Cancer, let’s dispel the myths

by Roberta Lunghini - 2013.02.04
Cancer, let’s dispel the myths
  • Share on Facebook Share on Twitter Share on Whatsapp
  • Print

World Cancer Day 2013 (4 February 2013) aims at raising awareness of cancer and focuses on Target 5 of the World Cancer Declaration: Dispel damaging myths and misconceptions about cancer, under the tagline “Cancer – Did you know?”. World Cancer Day is a chance to raise our collective voices in the name of improving general knowledge around cancer and dismissing misconceptions about the disease. Learn the truth and supporting evidence, by reading the myths below:

1. Myth: Cancer is just a health issue
Ø Truth: Cancer is not just a health issue. It has wide reaching social, economic, development and human rights implications

2. Myth: Cancer is a disease of the wealthy, elderly and developed countries
Ø Truth: Cancer is a global epidemic, affecting all ages and socio-economic groups, with developing countries bearing a disproportionate burden

3. Myth: Cancer is a Death sentence
Ø Truth: many cancers that were once considered a death sentence can now be cured and for many more people their cancer can now be treated effectively

4. Myth: Cancer is my fate
Ø Truth: With the right strategies, at least 30% of cancer cases can be prevented based on current knowledge

Published in Cancer/Tumor.
  • An app is launched that prolongs the life of individuals with cancer

    An app has been presented that can help prolong the life of those with cancer. This latest hi-tech “find” was developed by the University of North Carolina, and presented at the world conference sponsored by the American Society of Clinical Oncology (ASCO) taking place now in Chicago (2-6 June). The Symptom tracking and Read More.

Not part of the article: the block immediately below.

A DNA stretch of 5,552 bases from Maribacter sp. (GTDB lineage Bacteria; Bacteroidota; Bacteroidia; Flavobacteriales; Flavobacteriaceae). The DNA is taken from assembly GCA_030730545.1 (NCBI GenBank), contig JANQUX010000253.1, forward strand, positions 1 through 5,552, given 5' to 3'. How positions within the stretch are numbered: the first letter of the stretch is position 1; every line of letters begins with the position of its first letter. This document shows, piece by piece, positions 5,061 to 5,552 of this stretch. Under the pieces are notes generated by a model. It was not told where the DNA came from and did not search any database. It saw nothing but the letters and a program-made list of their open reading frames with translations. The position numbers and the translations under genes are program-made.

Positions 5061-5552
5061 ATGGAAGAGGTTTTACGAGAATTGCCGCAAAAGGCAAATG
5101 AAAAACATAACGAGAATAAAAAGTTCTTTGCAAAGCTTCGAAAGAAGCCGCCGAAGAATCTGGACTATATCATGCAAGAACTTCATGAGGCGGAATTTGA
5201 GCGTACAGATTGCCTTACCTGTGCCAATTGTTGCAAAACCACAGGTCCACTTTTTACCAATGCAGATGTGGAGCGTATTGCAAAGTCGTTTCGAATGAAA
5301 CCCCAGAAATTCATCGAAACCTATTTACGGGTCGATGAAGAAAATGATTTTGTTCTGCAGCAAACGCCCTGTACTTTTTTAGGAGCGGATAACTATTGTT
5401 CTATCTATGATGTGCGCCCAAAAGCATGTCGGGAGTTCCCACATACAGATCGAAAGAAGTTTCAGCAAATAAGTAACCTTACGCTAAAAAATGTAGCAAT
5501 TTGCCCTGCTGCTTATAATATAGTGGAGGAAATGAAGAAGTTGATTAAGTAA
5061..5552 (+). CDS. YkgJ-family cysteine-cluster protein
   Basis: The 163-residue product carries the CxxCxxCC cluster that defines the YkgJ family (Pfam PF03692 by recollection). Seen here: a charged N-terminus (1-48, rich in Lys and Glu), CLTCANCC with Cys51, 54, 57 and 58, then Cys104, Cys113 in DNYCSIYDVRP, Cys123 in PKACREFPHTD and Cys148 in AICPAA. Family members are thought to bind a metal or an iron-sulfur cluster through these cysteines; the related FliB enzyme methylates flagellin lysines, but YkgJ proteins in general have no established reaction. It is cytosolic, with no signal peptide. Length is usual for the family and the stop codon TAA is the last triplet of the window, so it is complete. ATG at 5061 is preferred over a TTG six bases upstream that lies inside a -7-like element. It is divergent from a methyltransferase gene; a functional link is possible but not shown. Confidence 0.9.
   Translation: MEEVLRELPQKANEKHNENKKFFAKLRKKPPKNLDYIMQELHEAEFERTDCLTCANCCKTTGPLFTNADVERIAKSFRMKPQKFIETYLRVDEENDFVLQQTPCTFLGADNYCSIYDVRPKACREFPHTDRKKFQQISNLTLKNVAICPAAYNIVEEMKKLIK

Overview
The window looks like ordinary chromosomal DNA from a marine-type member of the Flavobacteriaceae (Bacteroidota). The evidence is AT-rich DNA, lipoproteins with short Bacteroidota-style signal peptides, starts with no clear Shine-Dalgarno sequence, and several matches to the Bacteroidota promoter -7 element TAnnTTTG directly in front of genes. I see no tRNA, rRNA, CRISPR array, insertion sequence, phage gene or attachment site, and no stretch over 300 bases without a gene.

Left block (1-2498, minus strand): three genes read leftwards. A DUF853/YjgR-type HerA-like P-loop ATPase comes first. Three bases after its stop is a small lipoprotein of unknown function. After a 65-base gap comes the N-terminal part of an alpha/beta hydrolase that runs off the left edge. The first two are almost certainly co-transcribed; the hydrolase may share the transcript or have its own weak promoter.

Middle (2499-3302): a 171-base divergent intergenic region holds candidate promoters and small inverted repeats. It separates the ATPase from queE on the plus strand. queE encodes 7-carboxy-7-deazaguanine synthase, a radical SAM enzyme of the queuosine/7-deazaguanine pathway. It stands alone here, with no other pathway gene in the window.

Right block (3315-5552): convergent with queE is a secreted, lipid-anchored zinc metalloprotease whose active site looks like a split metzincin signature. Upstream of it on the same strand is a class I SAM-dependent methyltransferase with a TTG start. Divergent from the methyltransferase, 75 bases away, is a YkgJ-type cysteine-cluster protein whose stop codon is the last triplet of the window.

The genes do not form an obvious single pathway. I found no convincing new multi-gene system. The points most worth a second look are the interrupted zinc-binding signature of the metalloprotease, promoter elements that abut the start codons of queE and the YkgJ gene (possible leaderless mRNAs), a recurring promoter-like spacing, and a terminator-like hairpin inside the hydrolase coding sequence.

• Breastfeeding lowers endometrial cancer risk

    Women who breastfeed their babies for the recommended six months may lower their own risk of developing endometrial cancer by 11%. In a new study published in Obstetrics and Gynecology, researchers looked at more than 26,000 women who had ever had a child, whether they breastfed, and for how long. Read More.

  • Chicago to host largest medical conference in the world dedicated to oncology

    In only a few hours, the largest international conference in the world dedicated to oncology will have its kick-off.  We are talking about the annual meeting organized by ASCO (American Society of Clinical Oncology), on June 2 - 6 that will take place in Chicago. During which 30,000 experts from around the world will Read More.

  • How many people die from lung cancer each year in Europe

    Out of the 4.9 million deaths reported in the European Union (EU) in 2014, a quarter (1.3 million) was due to cancer. 272 000 of those deaths were caused by lung cancer, including cancer of trachea and bronchus. In other words, lung cancer was the main type of fatal cancer Read More.

  • A young man invents a bra that can save many women’s lives

    Julian Rios Cantu, an 18-year-old Mexican boy invented Eva, a hi-tech bra that might be able to identify early symptoms of breast cancer. Enabling women who wear it to benefit from early intervention. Julian was only 13 when his mom died of breast cancer, despite having had a double mastectomy. Read More.

  • Italy invests too little in the prevention of tumors

    Italy spends only €5 billion each year to prevent tumors. Which amounts to only 4.2% of the total healthcare system budget, instead of the 5% ceiling that had been established by the Essential Levels of Assistance (LEA). The complaint was advanced by AIOM (Italian Association of Medical Oncology), that recently Read More.